2.3: The Breathing Biosphere
How can simulations and models help you understand the annual breathing of the biosphere?
In Unit 2, you are exploring carbon that is moving through the Earth system. After an aquarium experiment, you are now thinking about systems as big as Earth. Photosynthesis and respiration are key natural processes in the carbon cycle. Factors such as the amount of sunlight can limit or control how fast those processes act.
Another way to explore Earth's moving carbon is with models and simulations. That is what scientists do; it helps them test forcings and responses. In this lesson, you will use models of CO2 levels in the atmosphere to understand the processes that move carbon. You will also be able to compare the natural processes with the human influence. In Lesson 2.3, the main learning goals are:
As you continue with this lesson, use the focus question to guide your learning.
Maybe you've heard the idea to "plant a tree" to reduce CO2 in the atmosphere. This may be true if only trees did photosynthesis; however, all organisms, including you and plants, also respire CO2 to the atmosphere. If the biosphere has both processes, what is the net change in CO2 in the air around them? In this lesson, you will answer this question by using a model.
You can think of carbon in the atmosphere like a bank account. If you put money in, your bank balance increases. That is a positive flow of money. When you take money out, your balance decreases. That is a negative flow of money. A useful term in systems-thinking is the net flow. The net flow is the sum of the amount in and the amount out. If more money is leaving your account than is entering, the net flow is negative. It may be time for some saving! Similarly, carbon moves into and out of the atmosphere.
You can think of the atmosphere as a carbon account. Start accounting for the effect of living things on carbon with the following steps. Do the first two steps below as a class, and then continue on your own with the Carbon Flux interactive.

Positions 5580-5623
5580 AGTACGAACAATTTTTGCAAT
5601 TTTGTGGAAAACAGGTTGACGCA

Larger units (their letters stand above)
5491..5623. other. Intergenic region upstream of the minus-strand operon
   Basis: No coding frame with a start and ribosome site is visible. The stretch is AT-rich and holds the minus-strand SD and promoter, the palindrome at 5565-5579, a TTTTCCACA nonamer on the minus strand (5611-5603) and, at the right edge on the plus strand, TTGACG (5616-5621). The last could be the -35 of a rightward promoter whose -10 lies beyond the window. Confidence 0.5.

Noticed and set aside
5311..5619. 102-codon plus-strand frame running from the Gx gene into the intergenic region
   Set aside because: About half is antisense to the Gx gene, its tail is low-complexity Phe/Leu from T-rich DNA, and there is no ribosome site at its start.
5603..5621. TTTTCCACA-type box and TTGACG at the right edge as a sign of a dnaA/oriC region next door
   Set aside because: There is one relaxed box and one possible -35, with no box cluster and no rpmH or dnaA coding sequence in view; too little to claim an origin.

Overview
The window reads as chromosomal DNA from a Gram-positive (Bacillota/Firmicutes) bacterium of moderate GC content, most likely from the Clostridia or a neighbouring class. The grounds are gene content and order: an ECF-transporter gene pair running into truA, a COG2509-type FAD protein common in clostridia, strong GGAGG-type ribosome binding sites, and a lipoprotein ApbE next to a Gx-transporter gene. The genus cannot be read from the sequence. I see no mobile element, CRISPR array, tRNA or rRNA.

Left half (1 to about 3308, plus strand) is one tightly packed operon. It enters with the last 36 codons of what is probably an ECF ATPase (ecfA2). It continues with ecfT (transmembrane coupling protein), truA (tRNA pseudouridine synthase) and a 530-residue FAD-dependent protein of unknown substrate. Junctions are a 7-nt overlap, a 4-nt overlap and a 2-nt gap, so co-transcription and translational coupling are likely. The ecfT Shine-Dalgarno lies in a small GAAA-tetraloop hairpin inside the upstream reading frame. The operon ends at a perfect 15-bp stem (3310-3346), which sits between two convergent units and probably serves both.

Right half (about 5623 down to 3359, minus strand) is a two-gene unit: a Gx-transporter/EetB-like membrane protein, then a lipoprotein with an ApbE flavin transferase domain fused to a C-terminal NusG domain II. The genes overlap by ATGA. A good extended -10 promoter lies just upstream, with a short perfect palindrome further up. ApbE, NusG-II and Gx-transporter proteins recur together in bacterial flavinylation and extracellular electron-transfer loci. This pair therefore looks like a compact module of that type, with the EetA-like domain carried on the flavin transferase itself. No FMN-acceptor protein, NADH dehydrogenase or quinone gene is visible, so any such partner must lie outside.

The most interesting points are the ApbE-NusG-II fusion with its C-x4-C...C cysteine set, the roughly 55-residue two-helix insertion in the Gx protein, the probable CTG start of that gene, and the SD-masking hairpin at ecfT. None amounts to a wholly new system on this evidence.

Mauna Loa is a volcano on the Big Island of Hawaii. In Lesson 2.2, you started learning about CO2 measurements there. At nearly 14,000 feet (about 4,200 m), it rises into the atmosphere near the middle of the Pacific Ocean. Besides telescopes for astronomy, Mauna Loa is home to a research station that has measured CO2 in the atmosphere for more than 50 years. These data are like the CO2 data from air bubbles in the Antarctic ice core in Unit 1. An important difference is that Mauna Loa has recorded values for each month.
Recall that air arriving at Mauna Loa has crossed the Pacific Ocean. Scientists can trace the path of the air through Europe and Asia. Air travels to Mauna Loa from these regions in a few weeks. When that air arrives, the CO2 signal is a record of photosynthesis (P) and respiration (R) from wherever the air has been—mid‐latitudes in the Northern Hemisphere.
In the following steps, you will use a model to simulate changes in CO2 in the air from photosynthesis and respiration. Using models like this helps scientists better understand carbon sources and sinks in the carbon cycle.
In section B, the data were only for changes in CO2 from natural processes: photosynthesis and respiration. The trade-off between these makes it look like the biosphere is "breathing" each year.
What other factors affect the CO2 in your air? From the title of this section, it comes from human activities. The graph shows the actual CO2 data measured at Mauna Loa for the period 2004-2010. The total curve has natural and human effects. By comparing the two graphs, you can see the difference by adding the contribution by human activities.
Analyze these data further in the steps below.
If you are unable to see the interactive, click here to open it in a new tab.
Complete Lesson 2.3 with the following questions.
The Green Machine
Earth is quite a sight from space. A main feature you see is oceans, as about 70 percent of Earth's surface is covered in oceans. You also see a lot of clouds. Between the clouds and oceans, you can see some areas of green and tan. The green regions have many plants and other photosynthesizing organisms.
But you've also seen that a lot of photosynthesis and respiration also occurs in the oceans. In fact, about one-third (33 percent) of photosynthesis occurs in oceans. Even though the oceans look blue, they harbor lots of photosynthesizing organisms. These producers are the base of the marine food web. Thus, in considering both land and oceans, Earth is a "Green Machine."
Listen to your teacher for directions on watching The Green Machine video. You may have time to view it at the end of class, or on your own. In Lesson 2.4, you will think more about how humans affect the green machine.